Lecture 09

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BRAND MANAGMENT LESSON 9: BRAND LOYALTY O bjectives The learning objective: this lecture will help you to understand: a. Brand Loyalty its types and importance for branded products. aspects? Do psychological factors matter to brand loyalty in business-to-business marketing? While in-depth aspects of customer equity are firm-specific, certain concepts are likely to provide insights to marketers and these answers cover the questions mentioned above. There is a need not only for customer equity or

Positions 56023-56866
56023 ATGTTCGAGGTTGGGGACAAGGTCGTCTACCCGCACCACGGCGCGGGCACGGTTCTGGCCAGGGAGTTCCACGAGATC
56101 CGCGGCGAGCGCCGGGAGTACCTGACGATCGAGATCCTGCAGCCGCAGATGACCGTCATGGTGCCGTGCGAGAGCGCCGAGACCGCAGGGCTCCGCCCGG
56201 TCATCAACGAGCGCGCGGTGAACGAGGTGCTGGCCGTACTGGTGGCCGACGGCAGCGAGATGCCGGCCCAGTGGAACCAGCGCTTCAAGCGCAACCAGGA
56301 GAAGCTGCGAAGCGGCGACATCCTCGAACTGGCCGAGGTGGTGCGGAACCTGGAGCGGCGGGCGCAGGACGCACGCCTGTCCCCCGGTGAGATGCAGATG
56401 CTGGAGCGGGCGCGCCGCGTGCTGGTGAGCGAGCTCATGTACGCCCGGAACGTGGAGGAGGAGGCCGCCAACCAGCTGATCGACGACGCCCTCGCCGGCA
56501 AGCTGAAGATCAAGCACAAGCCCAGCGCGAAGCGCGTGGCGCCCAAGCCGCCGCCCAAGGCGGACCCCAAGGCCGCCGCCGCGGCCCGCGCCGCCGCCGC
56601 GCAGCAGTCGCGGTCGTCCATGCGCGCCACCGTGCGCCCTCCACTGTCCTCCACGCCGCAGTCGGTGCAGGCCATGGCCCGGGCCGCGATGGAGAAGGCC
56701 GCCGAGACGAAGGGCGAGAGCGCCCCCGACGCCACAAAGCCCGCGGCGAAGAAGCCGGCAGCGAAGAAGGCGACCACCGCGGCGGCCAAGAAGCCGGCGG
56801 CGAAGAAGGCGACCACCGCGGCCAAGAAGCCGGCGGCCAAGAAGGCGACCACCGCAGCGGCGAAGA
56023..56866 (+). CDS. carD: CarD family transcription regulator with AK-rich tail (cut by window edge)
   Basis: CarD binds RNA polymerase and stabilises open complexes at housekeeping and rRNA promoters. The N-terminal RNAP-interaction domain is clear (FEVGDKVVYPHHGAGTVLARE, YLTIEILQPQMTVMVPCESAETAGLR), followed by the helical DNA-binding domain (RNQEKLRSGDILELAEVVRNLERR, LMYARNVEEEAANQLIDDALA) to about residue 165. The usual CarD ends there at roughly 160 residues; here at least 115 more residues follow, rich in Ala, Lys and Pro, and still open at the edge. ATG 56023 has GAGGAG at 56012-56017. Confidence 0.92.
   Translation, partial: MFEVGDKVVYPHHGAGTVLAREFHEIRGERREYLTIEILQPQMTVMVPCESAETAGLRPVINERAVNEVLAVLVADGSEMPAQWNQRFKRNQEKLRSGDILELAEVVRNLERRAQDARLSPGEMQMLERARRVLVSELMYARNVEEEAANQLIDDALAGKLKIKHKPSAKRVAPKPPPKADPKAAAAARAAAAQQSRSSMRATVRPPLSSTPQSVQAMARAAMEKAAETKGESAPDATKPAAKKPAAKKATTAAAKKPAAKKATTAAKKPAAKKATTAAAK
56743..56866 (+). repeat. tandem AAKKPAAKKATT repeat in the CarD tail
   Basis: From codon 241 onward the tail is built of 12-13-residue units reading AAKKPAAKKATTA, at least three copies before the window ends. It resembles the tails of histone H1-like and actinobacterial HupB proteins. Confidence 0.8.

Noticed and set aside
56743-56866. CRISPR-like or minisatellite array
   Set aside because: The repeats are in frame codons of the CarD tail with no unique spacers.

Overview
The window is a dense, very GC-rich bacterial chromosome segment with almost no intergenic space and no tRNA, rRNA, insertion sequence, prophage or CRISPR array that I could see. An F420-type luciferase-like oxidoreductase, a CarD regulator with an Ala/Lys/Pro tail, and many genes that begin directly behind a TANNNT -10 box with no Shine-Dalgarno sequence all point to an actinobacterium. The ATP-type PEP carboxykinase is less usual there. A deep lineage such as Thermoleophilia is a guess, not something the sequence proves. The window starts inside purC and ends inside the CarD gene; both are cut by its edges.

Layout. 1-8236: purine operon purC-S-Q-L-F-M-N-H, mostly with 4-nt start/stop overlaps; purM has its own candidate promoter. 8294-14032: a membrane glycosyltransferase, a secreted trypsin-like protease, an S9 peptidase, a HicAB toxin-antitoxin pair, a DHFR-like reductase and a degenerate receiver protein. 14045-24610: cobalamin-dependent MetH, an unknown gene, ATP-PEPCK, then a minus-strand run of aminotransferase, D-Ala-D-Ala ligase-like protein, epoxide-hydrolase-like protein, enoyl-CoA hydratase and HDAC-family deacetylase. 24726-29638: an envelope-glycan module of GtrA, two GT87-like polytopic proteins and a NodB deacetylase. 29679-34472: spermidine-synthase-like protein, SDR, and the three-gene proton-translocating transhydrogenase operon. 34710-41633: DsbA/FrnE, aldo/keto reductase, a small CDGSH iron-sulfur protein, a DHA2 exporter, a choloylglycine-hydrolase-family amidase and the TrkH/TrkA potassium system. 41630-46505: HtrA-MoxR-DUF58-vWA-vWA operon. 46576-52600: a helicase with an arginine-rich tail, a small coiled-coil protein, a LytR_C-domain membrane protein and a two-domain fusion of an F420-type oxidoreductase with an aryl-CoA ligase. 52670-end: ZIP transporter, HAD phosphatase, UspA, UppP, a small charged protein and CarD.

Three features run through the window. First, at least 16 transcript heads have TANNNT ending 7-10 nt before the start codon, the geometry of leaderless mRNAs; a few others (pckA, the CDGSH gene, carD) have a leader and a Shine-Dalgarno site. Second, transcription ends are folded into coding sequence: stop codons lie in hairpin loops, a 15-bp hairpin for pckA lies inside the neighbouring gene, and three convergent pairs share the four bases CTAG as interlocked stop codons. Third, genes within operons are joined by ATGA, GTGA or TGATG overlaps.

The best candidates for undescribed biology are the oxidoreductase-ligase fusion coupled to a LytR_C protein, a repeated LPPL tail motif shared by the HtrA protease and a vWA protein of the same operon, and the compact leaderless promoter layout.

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  © Copy Right: Rai University 11.673.2 55 B    R    A     N    D    M    A     N    A     G    M    E     N    T     LESSON 9: BRAND LOYAL TY Objectives  The learning objective: this lecture will help youto understand: a. Brand Loyalty its types and importancefor branded products. In the previous lesson we discussed about Brand Relationship in detail. This gives us an insight tounderstand Brand Loyalty better. Brand loyalty is a very interesting topic as itrelates very closely to our daily lives. I’m verysure you can name atleast 10 great brands of Jeans, Shoes, Shirts, Sun glasses, Jackets you are crazy for.  Just think for a while.?? Now think that how many of these brands youhave used more than once. Introduction Retaining an existing consumer is often moreprofitable than finding a new consumer. This isknown to marketers for the last two decadesthough one has not seen too many retention strategies in India, until recently. While retainingbrand loyal customers, it is important to consider its impacton the bottom line of the company. Researchacross product categories has shown that 100 percent retention of customers will not be alwaysprofitable to the brand and retaining customers indiscriminately would not lead to profitability. A basic understanding of retention strategies isrequired for a marketer even before CRM(customer relationship management) strategies are planned. There cannot be a better time to understand and implement customer retentionstrategies (in both consumer and business-to-business marketing) given the economicdownturn in several markets and the need to retain profitable customers. Customer equity deals with the manner in whichcustomers can add value to the profitability of the company (customer equity also looks at howthe company can create value for the customer but this article deals with the other aspect).Loyalty and reten- tion strategies would have tobe understood before customer equity strategiesare formulated. The following aspects of  customerequity may be useful for marketers: What is brand loyalty? Is brand loyalty built on functional or symbolic aspects? Do psychological factors matter tobrand loyalty in business-to-business marketing? While in-depth aspects of customer equity are firm-specific, certain concepts are likely toprovide insights to marketers and these answerscover the questions mentioned above.  There is a need not only for customer equityoriented strategies but also for investing inbehavioural research of customers to know theunderpinnings on which loyalty or retention is built.  © Copy Right: Rai University 56 11.673.2 Brand Loyalty Brand loyalty is the repeat purchase made by theconsumer out of commitment to the brand. Inmany cases of  loyalty, marketers may do well tocheck if the repeat purchases are made out of commitment or if they are inertia purchases. You may keep buying a brand of soap or toothpastebecause of  its availability with regard to a specificstock-keeping unit which he can afford (50 gramsor 75 grams package is the specific stock keepingunit referred in this context). Brand loyalty is indicated when the consumer deliberatelychooses a brand from a set of  alternative brands.  You may not go through a decision process toselect a brand when you are brand loyal. Thoughthere is a great deal of  similarity/overlap betweenhabit and loyalty, the repeat purchase made outof convenience can be classified under habit whereas purchases made out of commitment is loyalty. When you develop loyalty towards a brand youdevelop a favourable attitude towards thebrand resulting in commit- ment. Brand loyaltyoffers a number of advantages to the marketer.“Brand loyal consumers start building a relationship with the brand”. You may becomeadvocates of the brand by the positive word of  mouth. “Brand loyal consumers may become passionateabout the brand and form clubs which results infurther strengthening the brand”. Bajaj, the motorcycle brand in India, is anexample of  how passion among consumers hasbeen instrumental in reflecting the loyalty tothe brand.  The members get together and go out onadventure trips on the bikes wearing specialgarments created by the brand.  The linkagesinvolved in brand visibility and the display of  loyalty results in a positive rub-off on theequity of the brand.  There is even research evidence to show thatbrand loyal consumers may even actually avoidadvertisements of  competi- tive brands. Loyalconsumers may also be prepared to try out the variants of the brand and in certain categoriesmay even be prepared to pay a premium (highpriced cigarettes and perfumes may be examples). Brand loyal consumers may try out otherofferings (other categories) brought out by thebrand. Fabmart, the Internet store, which isinto books, jewellery, music and groceries, has consumers who are loyal to the brand and arelikely to order several categories from the store- this indicates store loyalty. Under certainconditions, consumers may also transfer their brand loyalty across product categories. Virgin is a brand in the US, which is into financialservices, cola drink, music and airline and thebrand is doing well in all the categories.  B    R    A     N    D    M    A     N    A     G    M    E     N    T     Recently there has been research which reflectsthat brand loyalty could be enhanced if theproduct tried results in a high degree of satisfaction. This is because the consumerfeels that the time invested in learning about thebrand has resulted in a positive outcome. If you spend significant time in choosing areadymade apparel brand and find that it gaveyou high level of satisfaction, there is a highdegree of probability that you would become a loyal consumer of the brand.  This is because the time invested in learningabout the category and the brand has resulted ina positive outcome which is likely to discourageyou from experimenting with other brands during your subsequent cycles of the category purchase.  There is a need to investigate you as a consumerlearn about a product category and brands asthis would be useful to provide the learningexperience (besides providing a good product or service) which may also have an impact on loyalty. For instance, the experience of logging on toAmazon.com may be important because of thebenefits offered by the Web site. Is Brand Loyalty Built on Functional or SymbolicAspects? Drawing upon several theories and modelsassociated with consumer loyalty and learningprocesses, consumers may initially become loyalto a particular brand because of  its functionalbenefits. Loyalty across toothpastes, cars, banking services and books clearly show that abrand has to score on functional aspectswhenever consumers use ‘search-oriented’ products (search-oriented products are thosewhich could be evaluated by consumers evenbefore they buy/try the product). For instance, aconsumer may go through the ingredients of  Colgate Total and derive inferences about thebenefits (evaluate it to a certain extent) and trythe brand. Loyalty on such search- orientedproducts gets initiated when the consumer experiences the benefits of functional attributes. Symbolic associations may also play an importantrole in strengthening loyalty to a brand (geltoothpastes are advertised on the symbolicaspects and this trigger a certain kind of  loyalty because of peer group associations - this couldhappen after the brand is established). But evenwhen symbolism triggers loyalty, a certain degree of benefit should be anoutcome of  the brand usage. Symbolism canhave an impact on loyalty related to products which are consumed for sensorygratification - such as beer, perfumes andcigarettes. A brand’s communication revolvingaround symbolism (status or snob appeal or group affiliation or a personality trait) adds to thegratification inherent in the product and results inloyalty. Raymond which has positioned itself forthe ‘complete man’ may attract a certain degreeof loyalty from its target segment (but in thiskind of  product category, improvements infunctional qualities of  offerings would strengthenand sustain the loyalty of  the brand). In categories which are highly ‘experiencerelated’ like hotel services or airline services,symbolism could enable consumers try theservice. Experience related services are those which could be evaluated only after the consumergoes through the consumption experience. Ahotel or an airline could bring in appealingsymbolism in its advertisements but the ‘experience’  would prove to be the final dimension whichwould trigger loyalty. An ideal approach for a brand would be to usethe functional route to loyalty and then useappropriate symbolic communica- tion tostrengthen the loyalty over a period of time. The basic assumption in this kind of an approach isthat the brand would constantly update its offerings (or productline) with improvements which would result in acompetitive advantage over competing brands. Abrand has to adapt itself to the changingenvironment over a period of time (while using symbolic imagery consistent with its brandproposition). Bajaj has a strong value for moneyfamily-oriented and a very Indian (ethinocentric)image. It may be a good strategy for Bajaj to strengthen these associations rather than get intoan other- directed trendy mode (the TVcommercial lady for Chetak being driven by amodern lady). Such symbolic brands (like Bravo or Classic from the same company) should bepromoted without the association of Bajaj‘Chetak’ given its presence in the Indian scootermarket is the “vehicle for the masses” and such exclusive symbolism may not be in tune with themindset of a loyal brand of consumers. The equity of this brandcould be realised from the fact that it is perhapsthe only brand to command a respectable secondhand value in a scooter market which is registering negative growth. Symbolic orpsychological appeals should strengthen loyaltyrather than create a feeling of  alienation fromthe existing loyal base of consumers. Volvo, a brand name known for safety and reliability forseveral decades (around the world) may launchcampaigns which centre around psychologicalappeals which reinforce the safety image - the advertisements may show beautiful scenic spotswhich provide a break for the pressurisedurbanites and the advertisement could presenthow such consumers could reach these spots safely with their Volvo (See chart). Thepsychological factors like reliability, trust andreassurance also matters in business-to- business marketing as they provide the basicplatform for CRM. Retention As stated earlier 100 per cent retention may notbe a very practical retention strategy. An airlinelike Jet Airways or Indian Airlines would certainlylike to retain 100 per cent of  its customers in thetop segment (perhaps Business class). But there is a vast segment which is highly price sensitiveand several dimensions are to be analysed beforea decision is taken to retain these price-sensitive customers with rewardsand freebies. Price-sensitive customers may shift to anotherbrand which offers them more freebies; besides itmay be worthwhile to analyse the purchasepattern of these price- sensitive customers - whatis the potential profitability of retaining these customers? The Brand Loyalty Challenge: An Indian Perspective By Chandranath Chakraborty & Nandini JayaramM, NITIE Indian consumers have always exhibitedMultiple Brand Loyalty (MBL). The increasingbrand variety in the Indian Market is erodingbrand loyalty per se and the multiple-brand loyalty brand bouquet is witnessing greatervariety-seeking behavior. The most importantfactors contributing to this phenomenon are thegrowth of organized retailing, changing consumer